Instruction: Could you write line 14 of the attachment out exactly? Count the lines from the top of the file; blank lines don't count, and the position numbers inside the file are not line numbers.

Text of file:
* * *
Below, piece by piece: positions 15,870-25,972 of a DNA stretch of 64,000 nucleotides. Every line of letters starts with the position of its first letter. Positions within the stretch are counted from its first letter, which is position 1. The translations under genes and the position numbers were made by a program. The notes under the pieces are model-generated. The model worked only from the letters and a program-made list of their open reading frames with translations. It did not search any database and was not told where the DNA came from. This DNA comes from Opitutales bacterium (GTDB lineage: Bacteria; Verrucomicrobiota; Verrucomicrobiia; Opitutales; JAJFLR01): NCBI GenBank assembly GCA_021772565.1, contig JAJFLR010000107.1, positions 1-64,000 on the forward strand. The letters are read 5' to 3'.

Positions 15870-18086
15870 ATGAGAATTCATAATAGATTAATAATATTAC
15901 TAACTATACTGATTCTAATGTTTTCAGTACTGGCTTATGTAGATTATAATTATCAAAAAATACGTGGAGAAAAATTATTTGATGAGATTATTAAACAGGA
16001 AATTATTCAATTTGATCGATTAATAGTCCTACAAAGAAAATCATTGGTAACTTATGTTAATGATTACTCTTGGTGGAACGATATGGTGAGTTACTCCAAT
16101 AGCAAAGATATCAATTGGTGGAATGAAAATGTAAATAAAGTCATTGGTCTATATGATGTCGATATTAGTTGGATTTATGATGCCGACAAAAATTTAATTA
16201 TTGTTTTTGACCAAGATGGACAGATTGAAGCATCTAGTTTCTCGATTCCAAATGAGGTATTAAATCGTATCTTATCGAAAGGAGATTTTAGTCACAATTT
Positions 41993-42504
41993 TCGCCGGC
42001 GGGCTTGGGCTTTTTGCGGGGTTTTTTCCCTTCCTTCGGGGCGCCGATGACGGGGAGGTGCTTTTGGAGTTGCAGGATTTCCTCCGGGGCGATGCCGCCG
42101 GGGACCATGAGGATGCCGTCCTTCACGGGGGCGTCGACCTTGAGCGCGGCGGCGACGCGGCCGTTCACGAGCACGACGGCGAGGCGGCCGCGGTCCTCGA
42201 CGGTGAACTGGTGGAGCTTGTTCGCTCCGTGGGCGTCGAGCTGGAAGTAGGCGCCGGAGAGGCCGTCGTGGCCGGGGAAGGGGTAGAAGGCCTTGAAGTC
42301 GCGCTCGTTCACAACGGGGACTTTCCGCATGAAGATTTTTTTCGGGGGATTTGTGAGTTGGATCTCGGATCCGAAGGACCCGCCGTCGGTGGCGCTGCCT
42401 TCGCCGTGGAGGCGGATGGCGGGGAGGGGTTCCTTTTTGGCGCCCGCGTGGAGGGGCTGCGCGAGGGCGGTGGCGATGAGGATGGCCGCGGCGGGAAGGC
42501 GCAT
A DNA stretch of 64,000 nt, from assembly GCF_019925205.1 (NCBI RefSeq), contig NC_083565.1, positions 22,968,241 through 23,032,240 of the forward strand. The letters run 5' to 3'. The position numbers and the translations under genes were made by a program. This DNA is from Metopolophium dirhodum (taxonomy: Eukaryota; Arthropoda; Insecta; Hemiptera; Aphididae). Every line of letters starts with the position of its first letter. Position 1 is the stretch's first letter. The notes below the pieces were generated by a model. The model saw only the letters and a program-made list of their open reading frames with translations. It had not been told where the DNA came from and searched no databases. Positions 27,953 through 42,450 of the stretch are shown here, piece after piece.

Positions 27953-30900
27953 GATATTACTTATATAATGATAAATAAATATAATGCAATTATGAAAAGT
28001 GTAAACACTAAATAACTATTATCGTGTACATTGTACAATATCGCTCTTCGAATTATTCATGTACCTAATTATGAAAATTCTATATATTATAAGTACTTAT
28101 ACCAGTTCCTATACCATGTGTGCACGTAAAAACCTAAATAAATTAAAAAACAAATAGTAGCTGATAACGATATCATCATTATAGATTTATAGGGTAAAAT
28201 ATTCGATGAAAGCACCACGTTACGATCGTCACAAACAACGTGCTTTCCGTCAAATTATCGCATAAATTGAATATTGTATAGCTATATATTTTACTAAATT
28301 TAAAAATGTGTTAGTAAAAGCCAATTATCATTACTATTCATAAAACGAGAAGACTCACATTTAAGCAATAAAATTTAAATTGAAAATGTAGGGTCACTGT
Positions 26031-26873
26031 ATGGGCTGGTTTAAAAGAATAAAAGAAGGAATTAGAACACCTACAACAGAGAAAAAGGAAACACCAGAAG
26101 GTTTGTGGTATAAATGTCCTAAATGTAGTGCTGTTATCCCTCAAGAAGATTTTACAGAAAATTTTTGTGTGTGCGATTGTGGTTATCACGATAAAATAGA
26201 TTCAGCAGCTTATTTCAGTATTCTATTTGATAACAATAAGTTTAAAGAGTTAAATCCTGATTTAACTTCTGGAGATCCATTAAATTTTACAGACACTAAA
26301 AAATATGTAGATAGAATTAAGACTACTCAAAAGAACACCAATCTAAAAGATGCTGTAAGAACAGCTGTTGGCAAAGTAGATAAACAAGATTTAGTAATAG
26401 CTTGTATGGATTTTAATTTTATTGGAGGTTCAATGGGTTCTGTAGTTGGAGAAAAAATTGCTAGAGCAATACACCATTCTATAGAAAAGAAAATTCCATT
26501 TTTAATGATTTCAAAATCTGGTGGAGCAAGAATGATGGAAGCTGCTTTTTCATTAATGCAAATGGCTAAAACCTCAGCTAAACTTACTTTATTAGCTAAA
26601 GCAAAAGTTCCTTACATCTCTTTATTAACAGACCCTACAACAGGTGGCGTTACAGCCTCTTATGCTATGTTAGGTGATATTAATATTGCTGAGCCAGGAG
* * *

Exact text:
42401 TCGCCGTGGAGGCGGATGGCGGGGAGGGGTTCCTTTTTGGCGCCCGCGTGGAGGGGCTGCGCGAGGGCGGTGGCGATGAGGATGGCCGCGGCGGGAAGGC